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Published: February 16th 2008
A sad day. Goodbye Black Kiwi, goodbye White Kiwi
Mat: It was a day of both sadness and relief when we sold our Minsks in Luang Prabang. We had intended to keep them for another week or so, but a German guy who seemed to think Minsks were the best motorbikes in the world, offered us US$650 for them (we had bought them for US$850 for both). This was after a good hammering during our 2 ½ month trip, a couple of indicators smashed off etc, and mine needing new clutch plates in a country without Minsk parts. Sad to see them go, but Trace and I had definitely got our hundred bucks worth from them!
To both mourn and celebrate our loss of the Minsks I hired a Baja, and Jeremy and I planned for a good honest ride the next day. We had been in contact with the guy who surveyed and researched our map (David U from www.gt-rider.com), and he suggested a road that was not on his map but rumoured to be do-able for 4x4s.
So we left the next morning at 6am and rode the 190km to Oudomxai arriving just on 9am to have breakfast. From there we headed south on a road
the Chinese built in the 60s during the second Indochina war as an excuse to have a presence in Laos and ensure Thailand could be fought off at a greater distance from the Chinese border if necessary. We only spent a short time on this road before turning south east onto a dirt road.
After getting to “Nga” there was no relevant markings on our map so we followed our nose and had some great riding. There was one big river crossing where we had the Baja’s exhaust pipes flirting with the water. It had a bridge of sorts but it was locked. Not sure what the story was with this.
Then all of a sudden the road deteriorated and became far more fun. The road would be OK for a 4x4 but a bit tricky in places. On a Baja it was great, up and down, twisty, could get a bit of speed in places, a rollercoaster of a dirt road.
After about 40km on the poor road we hit the village Ban Lathane on the Mekong and carried on east on the north side of the river expecting the road we had been following to
Mmmmm, where did the road go?
This is when we realised that it would take a boat trip to get to a road that would link to Luang Prabang
head towards Pak Ou, which we knew hooked up with Luang Prabang. But no. It turned into a footpath that we could not ride. So we headed back to ask if there was a road in the area to Pak Ou. Responses to this included shaken heads, and fingers pointed at the river as they repeated “Pak Ou”.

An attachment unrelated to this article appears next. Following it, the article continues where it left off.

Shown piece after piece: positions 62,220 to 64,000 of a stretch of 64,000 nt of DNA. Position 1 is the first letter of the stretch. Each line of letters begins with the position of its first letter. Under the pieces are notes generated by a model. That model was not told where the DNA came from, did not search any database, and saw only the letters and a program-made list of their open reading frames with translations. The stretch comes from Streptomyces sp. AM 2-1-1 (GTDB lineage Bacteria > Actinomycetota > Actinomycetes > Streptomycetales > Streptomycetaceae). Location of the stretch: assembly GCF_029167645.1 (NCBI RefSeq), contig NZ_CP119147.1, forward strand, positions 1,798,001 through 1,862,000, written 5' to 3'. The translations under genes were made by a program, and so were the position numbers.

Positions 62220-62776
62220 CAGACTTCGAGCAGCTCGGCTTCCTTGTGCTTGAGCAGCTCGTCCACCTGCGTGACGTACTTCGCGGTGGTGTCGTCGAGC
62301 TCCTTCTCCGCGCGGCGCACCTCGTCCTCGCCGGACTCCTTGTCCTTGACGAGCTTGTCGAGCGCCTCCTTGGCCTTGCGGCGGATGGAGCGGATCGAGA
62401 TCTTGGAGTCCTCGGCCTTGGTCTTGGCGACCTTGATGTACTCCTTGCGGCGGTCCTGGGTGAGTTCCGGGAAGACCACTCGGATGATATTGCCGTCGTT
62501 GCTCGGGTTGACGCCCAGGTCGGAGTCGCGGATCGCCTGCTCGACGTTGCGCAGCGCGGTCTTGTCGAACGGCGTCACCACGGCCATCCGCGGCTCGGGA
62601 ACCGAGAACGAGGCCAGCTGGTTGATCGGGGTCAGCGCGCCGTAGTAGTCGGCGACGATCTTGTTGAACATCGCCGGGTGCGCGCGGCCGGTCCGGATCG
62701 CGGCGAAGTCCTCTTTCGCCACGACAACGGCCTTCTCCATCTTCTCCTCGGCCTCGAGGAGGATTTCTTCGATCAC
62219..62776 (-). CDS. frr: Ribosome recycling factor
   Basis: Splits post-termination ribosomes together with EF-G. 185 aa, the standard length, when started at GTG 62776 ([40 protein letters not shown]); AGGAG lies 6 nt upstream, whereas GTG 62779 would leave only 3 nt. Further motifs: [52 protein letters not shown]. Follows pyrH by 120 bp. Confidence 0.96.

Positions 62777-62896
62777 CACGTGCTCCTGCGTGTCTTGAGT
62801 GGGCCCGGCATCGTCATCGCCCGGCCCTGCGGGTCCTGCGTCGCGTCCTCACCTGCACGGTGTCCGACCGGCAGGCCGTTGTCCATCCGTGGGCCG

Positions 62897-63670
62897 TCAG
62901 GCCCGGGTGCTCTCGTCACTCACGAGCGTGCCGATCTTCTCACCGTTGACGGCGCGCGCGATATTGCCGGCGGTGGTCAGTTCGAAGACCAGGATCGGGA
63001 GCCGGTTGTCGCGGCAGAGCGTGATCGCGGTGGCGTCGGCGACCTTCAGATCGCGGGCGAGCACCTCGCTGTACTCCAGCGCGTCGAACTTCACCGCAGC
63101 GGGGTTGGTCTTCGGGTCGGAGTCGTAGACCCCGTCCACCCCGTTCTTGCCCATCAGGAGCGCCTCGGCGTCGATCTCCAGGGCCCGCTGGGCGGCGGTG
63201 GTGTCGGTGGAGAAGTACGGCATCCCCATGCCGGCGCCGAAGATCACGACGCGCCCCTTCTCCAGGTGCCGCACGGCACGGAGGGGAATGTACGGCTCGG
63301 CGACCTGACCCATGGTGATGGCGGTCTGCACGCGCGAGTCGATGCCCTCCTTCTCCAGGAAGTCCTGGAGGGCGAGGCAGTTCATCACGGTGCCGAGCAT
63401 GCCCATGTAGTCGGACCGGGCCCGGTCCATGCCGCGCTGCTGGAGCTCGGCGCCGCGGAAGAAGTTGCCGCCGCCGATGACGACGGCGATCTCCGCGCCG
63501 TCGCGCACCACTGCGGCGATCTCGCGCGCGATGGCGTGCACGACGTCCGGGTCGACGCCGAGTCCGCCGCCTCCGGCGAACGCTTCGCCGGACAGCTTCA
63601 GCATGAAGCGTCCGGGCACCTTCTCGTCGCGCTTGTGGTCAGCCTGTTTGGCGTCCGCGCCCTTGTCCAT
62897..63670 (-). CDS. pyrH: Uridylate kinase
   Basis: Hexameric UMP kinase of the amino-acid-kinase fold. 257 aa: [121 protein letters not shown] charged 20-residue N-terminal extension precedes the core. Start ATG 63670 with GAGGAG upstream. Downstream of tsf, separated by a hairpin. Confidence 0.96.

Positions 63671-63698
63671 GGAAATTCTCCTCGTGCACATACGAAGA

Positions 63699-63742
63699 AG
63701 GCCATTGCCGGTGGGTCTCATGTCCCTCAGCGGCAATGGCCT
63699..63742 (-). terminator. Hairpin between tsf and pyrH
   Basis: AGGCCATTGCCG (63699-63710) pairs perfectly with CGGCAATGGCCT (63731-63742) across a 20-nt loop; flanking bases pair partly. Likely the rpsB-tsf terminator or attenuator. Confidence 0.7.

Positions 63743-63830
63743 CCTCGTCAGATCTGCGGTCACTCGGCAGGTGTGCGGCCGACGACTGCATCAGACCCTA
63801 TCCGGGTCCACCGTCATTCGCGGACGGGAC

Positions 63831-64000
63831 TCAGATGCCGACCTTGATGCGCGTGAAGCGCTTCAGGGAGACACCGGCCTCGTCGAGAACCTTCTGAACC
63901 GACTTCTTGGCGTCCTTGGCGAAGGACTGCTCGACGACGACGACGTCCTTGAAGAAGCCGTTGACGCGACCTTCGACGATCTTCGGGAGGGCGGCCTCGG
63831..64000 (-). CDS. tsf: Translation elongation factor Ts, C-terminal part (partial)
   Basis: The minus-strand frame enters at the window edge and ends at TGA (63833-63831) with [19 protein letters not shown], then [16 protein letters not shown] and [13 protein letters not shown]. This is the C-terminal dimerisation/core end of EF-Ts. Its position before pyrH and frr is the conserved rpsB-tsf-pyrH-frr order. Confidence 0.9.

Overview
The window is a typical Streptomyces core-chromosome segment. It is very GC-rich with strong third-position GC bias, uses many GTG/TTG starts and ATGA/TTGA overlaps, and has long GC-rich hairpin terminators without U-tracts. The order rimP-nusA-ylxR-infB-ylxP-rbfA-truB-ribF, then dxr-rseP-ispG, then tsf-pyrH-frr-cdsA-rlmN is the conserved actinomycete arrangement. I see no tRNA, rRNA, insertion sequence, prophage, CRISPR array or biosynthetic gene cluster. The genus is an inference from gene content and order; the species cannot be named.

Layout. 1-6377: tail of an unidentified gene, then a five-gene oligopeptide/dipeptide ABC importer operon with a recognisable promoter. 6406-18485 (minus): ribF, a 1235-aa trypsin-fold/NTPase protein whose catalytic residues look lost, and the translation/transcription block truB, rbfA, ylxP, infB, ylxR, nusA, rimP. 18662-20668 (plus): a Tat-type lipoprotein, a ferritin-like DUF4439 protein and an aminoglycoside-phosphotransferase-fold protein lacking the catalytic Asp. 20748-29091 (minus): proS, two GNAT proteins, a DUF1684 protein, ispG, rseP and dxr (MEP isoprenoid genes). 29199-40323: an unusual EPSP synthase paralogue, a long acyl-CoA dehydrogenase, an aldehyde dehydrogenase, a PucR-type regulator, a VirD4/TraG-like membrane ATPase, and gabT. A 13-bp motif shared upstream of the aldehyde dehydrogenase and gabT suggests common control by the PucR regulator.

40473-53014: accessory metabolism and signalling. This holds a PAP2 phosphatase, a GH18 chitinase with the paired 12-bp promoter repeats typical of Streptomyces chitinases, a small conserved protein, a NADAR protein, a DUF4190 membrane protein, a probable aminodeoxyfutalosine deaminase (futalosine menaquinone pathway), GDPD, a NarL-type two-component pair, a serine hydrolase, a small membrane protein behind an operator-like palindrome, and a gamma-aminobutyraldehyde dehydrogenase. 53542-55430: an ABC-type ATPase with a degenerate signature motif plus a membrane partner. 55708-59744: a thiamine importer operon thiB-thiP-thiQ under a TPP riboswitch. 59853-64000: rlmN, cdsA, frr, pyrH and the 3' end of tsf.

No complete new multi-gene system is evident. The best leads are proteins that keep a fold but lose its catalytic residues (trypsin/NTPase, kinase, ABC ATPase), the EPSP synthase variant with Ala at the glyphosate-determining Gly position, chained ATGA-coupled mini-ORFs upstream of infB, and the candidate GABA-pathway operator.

So we negotiated for a boat to Pak Ou for $16 and loaded up. Just after we did this the backpacker boat from Houeyxai arrived and stopped. It was nice to have our boat to ourselves rather than being crammed into the backpacker boat. After having to ride up the village rubbish dump to get up the riverbank at Pak Ou, we were back on the tarmac and on our way back to Luang Prabang. A great days ride, 370km, left at 6am arrived back 5.30pm.
Luang Prabang is a UNESCO world heritage site. Due to the poverty of the country the French buildings of the town remained dominant from when the French left in the fifties until it was given world heritage status in recent times. There are very strict building regulations for any new construction in the area,
and the old building owners have access UN funds for restoration using the original material types. As a result it is beautiful town nestled on the Mekong, with no buildings taller than two or three stories. Its popularity has turned it into “Farang City” however (as our Luang Prabang-born guide in Phongsali described it). Definitely more westerners than Lao. Still, it’s a great place to chill out, US$3 massages, and good food.
From Luang Prabang we headed south to Vang Vieng on - shudder - a bus. After the freedom of owning motorbikes for 2 ½ months it did feel like being on a cattle truck. A cattle truck with loud Lao pop music. Ah well.
In Vang Vieng we did the obligatory tubing down the nearby river, a compulsory trip for backpackers for many a year. The day consisted of periods of super relaxation as we drifted down the river (even slower than a Minsk) interspersed with periods of high adrenaline as we tried the various rope-swings along the way (used to attract the many floating farang to the swing owner’s beerlao). And I’m not talking about your average rope-swing, even by Kiwi standards a couple of
Trace on a massive rope swing as we did the obligatory tubing down the river at Vang Vieng
them were monsters. Trace was most concerned about getting water up her nose, rather than letting go at the wrong time and breaking her neck, and so made sure that she was tightly holding her nose as she fell into the water. The problem with this was that like everyone else she hit the water pretty hard and her thumbnail was rammed into her upper nose causing a small gash that I can still see four weeks later…
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